Deep well issues with slowing refill rates and lowering static head

Users who are viewing this thread

Hardyh

Member
Messages
45
Reaction score
2
Points
8
Location
BC, Canada
I've been troubleshooting a five year old well and have noticed what seemed like a slowing of the refill rate in the last year or two. I've also noticed a drop in the static head level since it was installed. When drilled we had a static head of 40ft and a refill rate of about an hour, I just had the same drilling company come back and take some measurements - it seems like our static is now more like 150-180ft and the refill rate is at least twice what it was before. We had originally drilled to 300ft with the pump sitting down at 290ft and the driller recorded 2gpm (which is low to average for the area). So in the mean time I am in the process of adding storage tanks to reduce the likelihood of running the well dry.
As far as I can tell our longer term options are drill deeper or pressure-frack. I mapped out the wells in our area and it does seem that the majority of the wells that have been steady producers around here are about 50 to 100ft deeper than ours (I wish the driller had pointed that out originally). They also offer pressure fracking services. There is a record of only one done in our immediate area but the yield did improve quite a bit, although that particular well is about 150ft deeper than ours.

I have an acquaintance who swears that fracking a water well uses harmful chemicals and renders the well useless for years but I have a hard time believing that - any input from those with experience? He also suggested removing a lot of trees from the property that might be affecting the yield, again would they have that much effect on a well that deep?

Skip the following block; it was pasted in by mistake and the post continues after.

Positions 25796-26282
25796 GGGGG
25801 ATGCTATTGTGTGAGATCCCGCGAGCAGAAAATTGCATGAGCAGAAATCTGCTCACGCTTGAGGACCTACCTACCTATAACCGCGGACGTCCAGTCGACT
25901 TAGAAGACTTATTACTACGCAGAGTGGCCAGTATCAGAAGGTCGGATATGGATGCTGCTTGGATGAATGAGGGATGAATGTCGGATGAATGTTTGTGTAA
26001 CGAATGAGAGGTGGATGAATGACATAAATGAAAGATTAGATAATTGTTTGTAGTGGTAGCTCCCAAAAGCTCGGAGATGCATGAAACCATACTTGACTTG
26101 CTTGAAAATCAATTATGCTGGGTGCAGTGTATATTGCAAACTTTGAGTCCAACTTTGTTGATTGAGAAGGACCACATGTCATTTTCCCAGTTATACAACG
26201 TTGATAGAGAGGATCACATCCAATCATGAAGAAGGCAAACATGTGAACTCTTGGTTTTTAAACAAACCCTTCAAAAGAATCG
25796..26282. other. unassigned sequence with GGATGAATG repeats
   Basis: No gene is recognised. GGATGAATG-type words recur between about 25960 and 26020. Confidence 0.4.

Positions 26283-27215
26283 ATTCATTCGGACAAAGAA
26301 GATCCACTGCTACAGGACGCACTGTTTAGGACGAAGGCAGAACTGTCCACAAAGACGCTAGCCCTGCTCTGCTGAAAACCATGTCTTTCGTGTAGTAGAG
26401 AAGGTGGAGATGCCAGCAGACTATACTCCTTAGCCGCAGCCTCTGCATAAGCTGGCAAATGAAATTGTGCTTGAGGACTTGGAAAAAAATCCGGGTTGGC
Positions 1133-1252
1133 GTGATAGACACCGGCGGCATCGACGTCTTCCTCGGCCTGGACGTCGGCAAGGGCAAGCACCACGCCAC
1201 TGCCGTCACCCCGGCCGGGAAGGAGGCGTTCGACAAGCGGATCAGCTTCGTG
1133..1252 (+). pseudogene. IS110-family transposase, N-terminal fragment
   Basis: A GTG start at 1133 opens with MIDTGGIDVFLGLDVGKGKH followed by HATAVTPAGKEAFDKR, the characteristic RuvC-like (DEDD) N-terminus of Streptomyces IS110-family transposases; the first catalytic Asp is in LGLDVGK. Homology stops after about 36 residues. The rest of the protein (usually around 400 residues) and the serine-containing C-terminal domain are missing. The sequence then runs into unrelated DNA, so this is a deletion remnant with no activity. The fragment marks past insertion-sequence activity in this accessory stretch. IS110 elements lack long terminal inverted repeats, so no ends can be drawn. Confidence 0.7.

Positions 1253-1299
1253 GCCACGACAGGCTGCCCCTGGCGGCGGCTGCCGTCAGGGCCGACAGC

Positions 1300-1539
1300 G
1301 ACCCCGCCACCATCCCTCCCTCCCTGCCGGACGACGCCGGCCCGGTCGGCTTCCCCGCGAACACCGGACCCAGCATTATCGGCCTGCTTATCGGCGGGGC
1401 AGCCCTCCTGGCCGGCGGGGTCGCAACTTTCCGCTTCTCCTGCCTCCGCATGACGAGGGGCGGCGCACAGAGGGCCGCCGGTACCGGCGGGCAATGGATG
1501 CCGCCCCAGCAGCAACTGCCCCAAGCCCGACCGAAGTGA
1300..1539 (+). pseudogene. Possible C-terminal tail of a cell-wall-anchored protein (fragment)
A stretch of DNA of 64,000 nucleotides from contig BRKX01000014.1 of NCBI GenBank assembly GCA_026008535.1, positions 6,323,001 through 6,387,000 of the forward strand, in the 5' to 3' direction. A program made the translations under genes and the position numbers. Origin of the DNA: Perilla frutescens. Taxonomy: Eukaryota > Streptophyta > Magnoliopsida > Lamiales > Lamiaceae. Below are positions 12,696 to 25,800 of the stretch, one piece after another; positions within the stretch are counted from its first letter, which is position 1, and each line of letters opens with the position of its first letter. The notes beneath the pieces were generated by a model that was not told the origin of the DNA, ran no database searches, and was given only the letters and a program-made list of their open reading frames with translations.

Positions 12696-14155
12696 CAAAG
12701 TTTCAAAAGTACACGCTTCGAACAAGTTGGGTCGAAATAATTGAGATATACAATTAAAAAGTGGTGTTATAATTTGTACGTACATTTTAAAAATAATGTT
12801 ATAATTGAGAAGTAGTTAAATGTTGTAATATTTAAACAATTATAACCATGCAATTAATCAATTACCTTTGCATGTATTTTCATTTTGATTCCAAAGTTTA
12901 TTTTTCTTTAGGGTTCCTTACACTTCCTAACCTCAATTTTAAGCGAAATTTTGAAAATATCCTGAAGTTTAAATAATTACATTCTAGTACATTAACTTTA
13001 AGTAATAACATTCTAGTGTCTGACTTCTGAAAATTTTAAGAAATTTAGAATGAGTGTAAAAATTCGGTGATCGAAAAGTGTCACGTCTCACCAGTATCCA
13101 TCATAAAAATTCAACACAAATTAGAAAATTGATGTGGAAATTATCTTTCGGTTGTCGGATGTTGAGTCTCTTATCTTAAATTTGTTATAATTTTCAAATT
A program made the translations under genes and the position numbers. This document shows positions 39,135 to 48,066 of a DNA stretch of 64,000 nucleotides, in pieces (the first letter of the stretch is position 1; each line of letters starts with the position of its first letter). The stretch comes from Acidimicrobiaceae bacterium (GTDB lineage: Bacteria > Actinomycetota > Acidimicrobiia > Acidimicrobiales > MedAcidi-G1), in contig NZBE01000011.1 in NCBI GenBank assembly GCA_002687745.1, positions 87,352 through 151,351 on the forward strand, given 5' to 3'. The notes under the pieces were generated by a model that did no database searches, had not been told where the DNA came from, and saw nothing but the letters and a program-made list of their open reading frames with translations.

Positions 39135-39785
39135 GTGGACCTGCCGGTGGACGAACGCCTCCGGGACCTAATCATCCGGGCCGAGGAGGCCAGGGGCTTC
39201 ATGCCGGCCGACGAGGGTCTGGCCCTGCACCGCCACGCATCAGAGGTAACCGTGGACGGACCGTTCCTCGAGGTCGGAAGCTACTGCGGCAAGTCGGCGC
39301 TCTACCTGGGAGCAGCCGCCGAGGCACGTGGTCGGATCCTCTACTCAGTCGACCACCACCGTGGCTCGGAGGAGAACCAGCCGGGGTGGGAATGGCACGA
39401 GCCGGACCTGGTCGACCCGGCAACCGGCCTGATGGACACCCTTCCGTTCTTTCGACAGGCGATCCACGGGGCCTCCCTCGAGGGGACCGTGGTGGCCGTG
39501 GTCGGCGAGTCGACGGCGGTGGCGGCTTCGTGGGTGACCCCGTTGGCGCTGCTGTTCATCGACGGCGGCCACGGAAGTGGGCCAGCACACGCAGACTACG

And in the end, are we better off drilling another 100ft or so or trying the fracking? Our substrate is listed as midsize shale after 40ft.
On the same property (but quite a distance away) we have a 26ft shallow well that has been going fine this whole time and has been for about 40 years.
 

Reach4

Well-Known Member
Messages
39,072
Reaction score
4,492
Points
113
Location
IL
Another option is to use a cistern/tank in a non-freezing place-- usually the basement. The well pump would be controlled by a float switch, and you should have an electronic device to shut the well pump down for a while if the well was sucked dry.

Another pump, called the pressure pump, would supply the water to the house.

There are downsides to a cistern/tank, but this may be the cheaper option. https://www.plastic-mart.com/category/109/vertical-tanks These are tanks made to go thru the basement door: https://www.plastic-mart.com/category/39/doorway-water-tanks

I also would not believe the acquaintance's opinion in this matter.
 

Valveman

Cary Austin
Staff member
Messages
14,746
Reaction score
1,336
Points
113
Location
Lubbock, Texas
Website
cyclestopvalves.com
Since the well only made 2 GPM originally, I would already have a cistern storage tank and booster pump. 2 GPM is 2800 gallons a day if you can store it. You can fill the cistern slowly for a long time, and use the water at any rate needed for the amount of time the house needs water.

Fracking works better in deeper wells. They use chemicals fracking for oil, but only water when working on water wells as far as i know. Just ask. I would probably try the fracking and drill a new well if that didn't work. There is really no guarantee the new well will be any better.

If the well won't give you some stored water it is best to just go directly to the cistern and use a float switch as in the first drawing. But if the well has even 50-100 gallons of storage you can set it up where you can get water directly from the well, and/or the cistern as needed, as in the second drawing. Being able to get water from both sources also gives you some back up .

Well feeding cistern with sub booster.jpg

Well feeding house and cistern with sub booster.jpg
 

Hardyh

Member
Messages